ecureme logo
  ecureme home ecureme log In Sign Up!
eCureMe Life : Your Healthy Living. Click Here!
Welcome, medical contents search May 9, 2013
       eCureMe Life
       Healthy Living Shop
       Medical Supplies
       Calorie Count
       Physician Search
       Message Board
      E-mail Doctor
      E-mail Veterinarian
      Health-O-Matic Meter
      Calorie Count
      Natural Medicine
      Vitamins & Minerals
      Alternative Living
      My Health Chart
      Diseases & Treatments
      Atlas of Diseases
      Sexually Transmitted
      Drug Information
      Illegal Drugs
      Lab & Diagnostic Tests
      Internal Medicine
      Women’s Health
      Eye Disorders
      Skin Disorders
      Mental Health
      Resource Links
      Physician Directory
      Dentist Directory
      Hospital Directory

Cervical Adenitis

more about Cervical Adenitis

A bacterial infection of the lymph nodes of the neck

  • Lymph nodes are collections of cells that fight infections.  They are found in chains throughout the body.  Although any of these lymph nodes can become infected, in children the lymph nodes in the neck are the most commonly affected nodes.

  • Painful mass in the lateral neck, along the large "strap" muscle, called the "sternocleidomastoids," which tightens when one looks upwards and rotates the head simultaneously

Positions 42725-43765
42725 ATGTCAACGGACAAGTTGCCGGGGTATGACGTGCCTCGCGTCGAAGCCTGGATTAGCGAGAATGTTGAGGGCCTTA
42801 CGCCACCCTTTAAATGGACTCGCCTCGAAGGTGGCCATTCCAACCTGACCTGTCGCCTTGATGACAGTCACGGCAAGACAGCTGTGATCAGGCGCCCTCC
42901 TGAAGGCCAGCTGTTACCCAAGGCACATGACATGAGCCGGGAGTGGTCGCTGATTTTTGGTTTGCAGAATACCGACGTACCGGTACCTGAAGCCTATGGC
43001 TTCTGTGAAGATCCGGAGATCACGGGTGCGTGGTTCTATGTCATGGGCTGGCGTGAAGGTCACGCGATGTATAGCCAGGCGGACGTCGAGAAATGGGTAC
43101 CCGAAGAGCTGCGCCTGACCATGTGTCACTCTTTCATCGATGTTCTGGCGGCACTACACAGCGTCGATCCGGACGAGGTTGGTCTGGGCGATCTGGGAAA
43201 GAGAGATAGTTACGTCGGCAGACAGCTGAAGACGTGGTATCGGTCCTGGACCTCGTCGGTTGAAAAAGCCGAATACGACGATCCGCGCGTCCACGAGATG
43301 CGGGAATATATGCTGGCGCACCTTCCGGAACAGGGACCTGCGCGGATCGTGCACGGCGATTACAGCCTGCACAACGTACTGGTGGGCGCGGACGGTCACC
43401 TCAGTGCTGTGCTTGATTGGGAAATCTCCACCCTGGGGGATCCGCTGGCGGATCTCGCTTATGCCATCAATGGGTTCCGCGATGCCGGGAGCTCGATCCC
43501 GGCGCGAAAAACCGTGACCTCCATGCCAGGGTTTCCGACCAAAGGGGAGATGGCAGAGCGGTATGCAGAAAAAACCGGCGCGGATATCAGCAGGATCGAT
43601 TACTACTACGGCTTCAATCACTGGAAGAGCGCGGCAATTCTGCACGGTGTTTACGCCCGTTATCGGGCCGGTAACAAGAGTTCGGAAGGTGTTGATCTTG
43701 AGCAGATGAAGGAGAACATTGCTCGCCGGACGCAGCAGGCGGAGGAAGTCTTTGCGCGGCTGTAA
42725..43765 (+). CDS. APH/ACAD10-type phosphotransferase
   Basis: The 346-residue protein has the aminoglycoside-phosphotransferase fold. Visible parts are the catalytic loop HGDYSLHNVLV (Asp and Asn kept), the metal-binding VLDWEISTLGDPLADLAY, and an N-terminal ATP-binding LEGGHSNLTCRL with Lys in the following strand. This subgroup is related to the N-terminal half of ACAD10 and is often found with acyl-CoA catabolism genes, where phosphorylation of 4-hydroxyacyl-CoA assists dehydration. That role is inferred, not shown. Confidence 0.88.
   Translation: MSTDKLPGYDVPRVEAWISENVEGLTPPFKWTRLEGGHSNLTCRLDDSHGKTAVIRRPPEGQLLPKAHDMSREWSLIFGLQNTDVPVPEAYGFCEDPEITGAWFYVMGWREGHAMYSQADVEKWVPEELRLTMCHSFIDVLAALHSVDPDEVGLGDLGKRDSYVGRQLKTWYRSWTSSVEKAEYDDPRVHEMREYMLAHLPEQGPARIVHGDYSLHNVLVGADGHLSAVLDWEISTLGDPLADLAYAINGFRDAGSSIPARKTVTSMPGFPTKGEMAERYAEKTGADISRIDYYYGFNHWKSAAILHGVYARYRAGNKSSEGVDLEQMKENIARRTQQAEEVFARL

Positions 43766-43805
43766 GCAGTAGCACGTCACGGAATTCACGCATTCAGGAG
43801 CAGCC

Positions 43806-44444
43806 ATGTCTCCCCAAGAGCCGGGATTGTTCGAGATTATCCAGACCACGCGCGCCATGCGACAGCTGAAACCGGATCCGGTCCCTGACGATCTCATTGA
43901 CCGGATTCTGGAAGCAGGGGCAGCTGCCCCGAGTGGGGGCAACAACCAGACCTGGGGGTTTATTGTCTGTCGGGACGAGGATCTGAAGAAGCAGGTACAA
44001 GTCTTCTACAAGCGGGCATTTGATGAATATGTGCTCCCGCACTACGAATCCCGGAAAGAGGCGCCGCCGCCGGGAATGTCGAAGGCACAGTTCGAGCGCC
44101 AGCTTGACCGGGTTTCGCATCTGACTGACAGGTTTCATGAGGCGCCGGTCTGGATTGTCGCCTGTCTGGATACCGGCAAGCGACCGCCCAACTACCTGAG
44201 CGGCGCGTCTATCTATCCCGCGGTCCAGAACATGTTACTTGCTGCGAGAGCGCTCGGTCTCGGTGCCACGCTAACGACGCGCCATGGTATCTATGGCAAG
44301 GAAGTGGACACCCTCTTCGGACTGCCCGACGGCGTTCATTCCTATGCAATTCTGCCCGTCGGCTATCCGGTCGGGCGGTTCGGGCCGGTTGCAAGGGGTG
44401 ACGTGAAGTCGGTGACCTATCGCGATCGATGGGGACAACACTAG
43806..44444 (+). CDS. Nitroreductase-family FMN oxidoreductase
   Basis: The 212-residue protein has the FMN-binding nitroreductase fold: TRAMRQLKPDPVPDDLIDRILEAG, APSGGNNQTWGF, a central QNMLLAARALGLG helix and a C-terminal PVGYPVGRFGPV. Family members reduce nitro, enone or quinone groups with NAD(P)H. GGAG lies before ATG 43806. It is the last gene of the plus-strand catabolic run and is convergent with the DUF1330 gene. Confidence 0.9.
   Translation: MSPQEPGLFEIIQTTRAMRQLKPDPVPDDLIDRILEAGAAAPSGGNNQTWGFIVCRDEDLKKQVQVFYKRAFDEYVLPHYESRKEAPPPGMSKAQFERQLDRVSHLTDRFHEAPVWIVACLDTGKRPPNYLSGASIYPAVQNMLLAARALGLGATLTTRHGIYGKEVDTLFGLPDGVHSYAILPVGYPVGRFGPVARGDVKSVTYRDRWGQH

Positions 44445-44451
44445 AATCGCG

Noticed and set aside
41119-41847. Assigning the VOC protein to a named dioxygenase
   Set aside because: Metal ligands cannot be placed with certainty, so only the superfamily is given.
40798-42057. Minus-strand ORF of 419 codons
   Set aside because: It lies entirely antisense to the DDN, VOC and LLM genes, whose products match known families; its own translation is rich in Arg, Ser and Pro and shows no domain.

• Fever
  • Warmth and redness in the area of the mass
  • In severe cases, a feeling of "fullness," as if there were a balloon filled with fluid in the area, may be noted.
  • Recent history (within the last several weeks) of an upper respiratory tract infection ("cold"), or sinus or ear infection

  • A localized bacterial infection in one of a series of lymph nodes found running along the sides of the neck
  • Other causes, such as Tuberculosis, are rare.

  • History and physical examination
  • Minimal laboratory testing, e.g., Tuberculosis test
  • If an area of fullness is found on examination, or if a child fails to respond to initial antibiotic therapy, an ultrasound or CAT scan may be needed to look for a possible abscess, a collection of fluid surrounded by a wall, that antibiotics often fail to penetrate.

  • Antibiotics
  • In older patients with less severe symptoms, oral antibiotics are usually sufficient.  Sometimes, one or two injections of antibiotics will be given as well.
  • In younger children, or those who fail to show rapid improvement on oral medication, IV antibiotics or possibly tissue sampling, may be necessary.
  • If an abscess is found, this must be drained, since neither IV nor oral antibiotics can penetrate the abscess.  Depending upon the size and location of the abscess, this may be done by a pediatrician, radiologist, or otolaryngologist (an ENT, or ear-nose-throat specialist).
  • With proper antibiotic therapy, the majority of children with this condition do very well.  It should be noted, however, that the enlarged lymph node itself will continue to be enlarged for several months after the actual infection has been cured.

  • See your pediatrician immediately.

more about Cervical Adenitis

medical contents search

Home   |   About Us   |   Contact Us   |   Employment Ad   |   Help

Terms and Conditions under which this service is provided to you. Read our Privacy Policy.
Copyright © 2002 - 2003 eCureMe, Inc All right reserved.